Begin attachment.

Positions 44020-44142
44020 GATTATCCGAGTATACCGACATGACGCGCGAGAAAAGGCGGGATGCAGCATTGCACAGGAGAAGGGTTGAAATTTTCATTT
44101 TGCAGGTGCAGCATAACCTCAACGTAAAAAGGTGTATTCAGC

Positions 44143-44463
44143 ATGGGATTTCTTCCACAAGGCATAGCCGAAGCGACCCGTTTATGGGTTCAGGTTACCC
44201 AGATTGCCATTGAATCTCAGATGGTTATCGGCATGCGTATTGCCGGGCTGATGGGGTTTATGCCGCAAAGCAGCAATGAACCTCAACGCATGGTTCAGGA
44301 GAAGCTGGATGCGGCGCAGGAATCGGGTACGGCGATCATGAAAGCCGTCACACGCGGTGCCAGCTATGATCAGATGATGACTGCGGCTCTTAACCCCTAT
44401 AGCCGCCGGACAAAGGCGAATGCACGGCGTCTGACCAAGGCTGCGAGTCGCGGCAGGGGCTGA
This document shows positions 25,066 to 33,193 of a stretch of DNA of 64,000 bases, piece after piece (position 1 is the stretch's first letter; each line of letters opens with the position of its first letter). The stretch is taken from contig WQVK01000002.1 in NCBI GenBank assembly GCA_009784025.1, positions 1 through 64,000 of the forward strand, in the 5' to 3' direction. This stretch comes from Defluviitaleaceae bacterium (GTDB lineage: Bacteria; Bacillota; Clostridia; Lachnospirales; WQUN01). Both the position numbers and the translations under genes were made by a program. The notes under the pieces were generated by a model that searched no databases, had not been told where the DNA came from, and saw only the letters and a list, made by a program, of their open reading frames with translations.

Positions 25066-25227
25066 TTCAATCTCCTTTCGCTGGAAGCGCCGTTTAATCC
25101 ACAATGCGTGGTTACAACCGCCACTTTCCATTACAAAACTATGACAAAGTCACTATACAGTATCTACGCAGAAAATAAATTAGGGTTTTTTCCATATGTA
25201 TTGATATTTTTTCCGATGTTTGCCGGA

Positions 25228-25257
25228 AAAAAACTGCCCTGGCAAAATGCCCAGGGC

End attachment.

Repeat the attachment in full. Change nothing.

Positions 44020-44142
44020 GATTATCCGAGTATACCGACATGACGCGCGAGAAAAGGCGGGATGCAGCATTGCACAGGAGAAGGGTTGAAATTTTCATTT
44101 TGCAGGTGCAGCATAACCTCAACGTAAAAAGGTGTATTCAGC

Positions 44143-44463
44143 ATGGGATTTCTTCCACAAGGCATAGCCGAAGCGACCCGTTTATGGGTTCAGGTTACCC
44201 AGATTGCCATTGAATCTCAGATGGTTATCGGCATGCGTATTGCCGGGCTGATGGGGTTTATGCCGCAAAGCAGCAATGAACCTCAACGCATGGTTCAGGA
44301 GAAGCTGGATGCGGCGCAGGAATCGGGTACGGCGATCATGAAAGCCGTCACACGCGGTGCCAGCTATGATCAGATGATGACTGCGGCTCTTAACCCCTAT
44401 AGCCGCCGGACAAAGGCGAATGCACGGCGTCTGACCAAGGCTGCGAGTCGCGGCAGGGGCTGA
This document shows positions 25,066 to 33,193 of a stretch of DNA of 64,000 bases, piece after piece (position 1 is the stretch's first letter; each line of letters opens with the position of its first letter). The stretch is taken from contig WQVK01000002.1 in NCBI GenBank assembly GCA_009784025.1, positions 1 through 64,000 of the forward strand, in the 5' to 3' direction. This stretch comes from Defluviitaleaceae bacterium (GTDB lineage: Bacteria; Bacillota; Clostridia; Lachnospirales; WQUN01). Both the position numbers and the translations under genes were made by a program. The notes under the pieces were generated by a model that searched no databases, had not been told where the DNA came from, and saw only the letters and a list, made by a program, of their open reading frames with translations.

Positions 25066-25227
25066 TTCAATCTCCTTTCGCTGGAAGCGCCGTTTAATCC
25101 ACAATGCGTGGTTACAACCGCCACTTTCCATTACAAAACTATGACAAAGTCACTATACAGTATCTACGCAGAAAATAAATTAGGGTTTTTTCCATATGTA
25201 TTGATATTTTTTCCGATGTTTGCCGGA

Positions 25228-25257
25228 AAAAAACTGCCCTGGCAAAATGCCCAGGGC